How to electroform an organic object (iris seed pod). Commonly referred to as "dipping" in metal, think bronze baby shoes!
Step 1: Equipment and Materials
18-amp Digital Rectifier
1000mL Pyrex Beaker
1 quart Bright Copper Electroforming Solution
22ga Copper Wire
Liver of Sulfur
Step 2: Day One
First, you need to find an object you wish to electroform. The possibilities are almost endless, from shells, fabric, wax, clay, plastic, paper, seeds and pods, etc. Be creative! For this project, I have selected an iris seed pod from my garden. I have removed the stem and leaves.
Step 3: Add a bail or Jump ring
Attach a copper jump-ring to your piece. This will serve 2 purposes - to attach to copper wire to suspend in the electroform solution, and to attach to your finished jewelry piece. Use hot glue or a 2-part epoxy.
Step 4: Lacquer the object
For porous objects, such as seed pods, they need to be lacquered to seal them. Paint or dip the object in the lacquer, making sure it is completely covered. Hang to dry in a cool, dry place, avoiding dirt and dust.
Step 5: Drying
Let them dry overnight in a cool, dry, and dust-free environment.
Step 6: Day Two
Make sure to avoid touching the lacquered surface of your object. Use gloved hands or tweezers to hold the seed pod, and paint on a thin layer of conductive paint.
Step 7: Paint and let dry
Check to make sure areas are covered with an even layer of paint, especially the area where the copper jump-ring meets the seed pod. Paint over the glue and onto the jump-ring. Hang the item to dry overnight
Step 8: Day Three
I use a 22ga sheet of copper with the top bent over so it will hang over the side of the beaker. With gloved hands, scrub it vigorously with a scotch-brite pad to remove any dirt or oils from the surface.
Step 9: Prepare the electroforming solution.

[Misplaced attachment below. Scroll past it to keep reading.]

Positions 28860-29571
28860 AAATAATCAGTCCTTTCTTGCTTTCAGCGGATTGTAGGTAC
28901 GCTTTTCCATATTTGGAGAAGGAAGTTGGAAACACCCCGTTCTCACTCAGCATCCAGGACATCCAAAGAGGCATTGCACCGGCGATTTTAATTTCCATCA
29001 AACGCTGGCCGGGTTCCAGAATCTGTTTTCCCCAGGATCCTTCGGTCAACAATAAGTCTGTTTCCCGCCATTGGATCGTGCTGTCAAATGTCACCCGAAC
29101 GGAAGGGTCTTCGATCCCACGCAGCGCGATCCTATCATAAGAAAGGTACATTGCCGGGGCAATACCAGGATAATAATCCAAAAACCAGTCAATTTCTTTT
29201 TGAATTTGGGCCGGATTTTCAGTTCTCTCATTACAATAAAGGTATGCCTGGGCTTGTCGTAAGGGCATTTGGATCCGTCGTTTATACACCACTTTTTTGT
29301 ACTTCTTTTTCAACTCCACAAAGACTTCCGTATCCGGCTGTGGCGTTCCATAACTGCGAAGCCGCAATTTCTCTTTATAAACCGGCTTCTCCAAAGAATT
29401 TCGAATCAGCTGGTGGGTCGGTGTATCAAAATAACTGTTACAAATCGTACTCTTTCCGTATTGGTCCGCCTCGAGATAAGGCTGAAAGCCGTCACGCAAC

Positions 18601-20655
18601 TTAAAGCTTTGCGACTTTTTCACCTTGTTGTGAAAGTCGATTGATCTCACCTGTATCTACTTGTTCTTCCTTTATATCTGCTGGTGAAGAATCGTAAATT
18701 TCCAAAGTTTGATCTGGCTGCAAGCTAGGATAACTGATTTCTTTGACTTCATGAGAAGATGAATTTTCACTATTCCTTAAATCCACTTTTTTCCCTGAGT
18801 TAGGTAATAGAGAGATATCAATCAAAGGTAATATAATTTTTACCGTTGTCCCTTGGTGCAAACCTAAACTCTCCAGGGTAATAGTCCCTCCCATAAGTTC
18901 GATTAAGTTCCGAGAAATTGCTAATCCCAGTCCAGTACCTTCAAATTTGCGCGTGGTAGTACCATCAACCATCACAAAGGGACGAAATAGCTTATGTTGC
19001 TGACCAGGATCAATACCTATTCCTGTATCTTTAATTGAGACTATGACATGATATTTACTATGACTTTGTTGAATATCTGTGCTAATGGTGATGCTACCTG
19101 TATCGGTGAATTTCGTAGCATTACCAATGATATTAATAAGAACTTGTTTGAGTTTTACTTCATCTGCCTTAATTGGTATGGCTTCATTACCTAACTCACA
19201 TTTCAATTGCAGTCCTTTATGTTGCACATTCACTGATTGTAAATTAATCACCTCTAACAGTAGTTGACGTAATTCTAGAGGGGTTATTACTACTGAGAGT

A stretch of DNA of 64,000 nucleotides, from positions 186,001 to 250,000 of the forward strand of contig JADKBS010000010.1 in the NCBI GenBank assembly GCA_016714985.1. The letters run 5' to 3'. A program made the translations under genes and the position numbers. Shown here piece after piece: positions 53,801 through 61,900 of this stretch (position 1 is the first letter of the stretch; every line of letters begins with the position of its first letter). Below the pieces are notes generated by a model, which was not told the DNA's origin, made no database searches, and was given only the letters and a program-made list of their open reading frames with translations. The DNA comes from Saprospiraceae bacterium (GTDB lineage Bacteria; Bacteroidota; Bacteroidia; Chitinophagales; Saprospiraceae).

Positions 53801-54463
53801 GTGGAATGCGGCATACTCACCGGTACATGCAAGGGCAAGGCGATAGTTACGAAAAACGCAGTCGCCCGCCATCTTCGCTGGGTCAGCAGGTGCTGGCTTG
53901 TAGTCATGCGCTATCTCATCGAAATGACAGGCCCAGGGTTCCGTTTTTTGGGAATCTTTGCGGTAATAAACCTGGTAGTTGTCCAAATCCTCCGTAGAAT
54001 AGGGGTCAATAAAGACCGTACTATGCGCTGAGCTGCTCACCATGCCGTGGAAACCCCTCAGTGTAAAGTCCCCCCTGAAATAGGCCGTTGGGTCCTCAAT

Fill the beaker with the electroforming solution, and put the anode in place. With the rectifier turned off, attach the red (positive) lead to the anode with the alligator clip.
Step 10: Preparing the seed pod.
Make sure to wear your gloves, as you want to avoid getting any oil or dirt on the painted object. Attach a length of copper wire to the jump ring, secure it by twisting the wire back on itself.
Step 11: Preparing to electroform.
Attach the wire to a long length of copper tubing. The tube will rest on the edges of the beaker, allowing the seed pod to be suspended into the electroforming solution. Attach the black (negative) lead to the copper tubing with the alligator clip.
Step 12: Begin Electroforming!
Turn the rectifier on, keeping the amp and volt set both below 1. Slowly submerge the seed pod into the solution, making sure it is completely covered. After a few seconds, you should be able to see a light layer of copper forming on the surface!
Step 13: Electroforming
Let the copper tubing rest on the beaker. Make sure there is plenty of space between the anode and the seed pod, they should never touch. You also want to avoid allowing the seed pod to rest against the glass. Check the amp and voltage setting, they should both be at or below 1. You want a very slow and steady build-up of copper to form, otherwise it can flake off.
Step 14: Waiting...
And now, you wait.
The electroforming process can take several hours (4-8) - a slow and even layer is the most durable. It is a good idea to check on your piece every 30-45 minutes, checking the amp and voltage setting, as well as your piece to make sure an even layer is forming.
And wait a little more...
Step 15: Check the seed pod
After 4 - 6 hours, remove the seed pod from the electroforming solution. Rinse in a neutralizing bath of baking soda and water, making sure all acid has been rinsed away.
Step 16: Things to look for on the 45 minute check-ups
Pay attention to any points or protrusions on your piece, as they can be prone to a fast build-up, seen here on the tips of the iris pod. If little granules of copper begin forming on your object, turn down the amp/voltage, and make sure the seed pod is at least 2 inches away from the anode.
I often get granules forming on my leadwire before my actual object, but since this is discarded, doesn't pose any problems.
Step 17: Almost finished...
A solid, even layer of copper has been formed on the surface of the seed pod. It has a bright new-penny copper finish, and is easily tarnished. Once you have your desired finish (I prefer a darker patina using liver of sulfur) lacquer the piece to seal the finish. It is now ready to be turned in to jewelry!
Step 18: Finishing
After removing from the leadwire, I dip my objects into liver of sulfur patina, which gives a dark black finish. I then scrub with steel wool which highlights the raised areas, leaving the recesses dark black. I then use a spray-lacquer to seal the finish, and string onto cotton cording for a fun and organic necklace.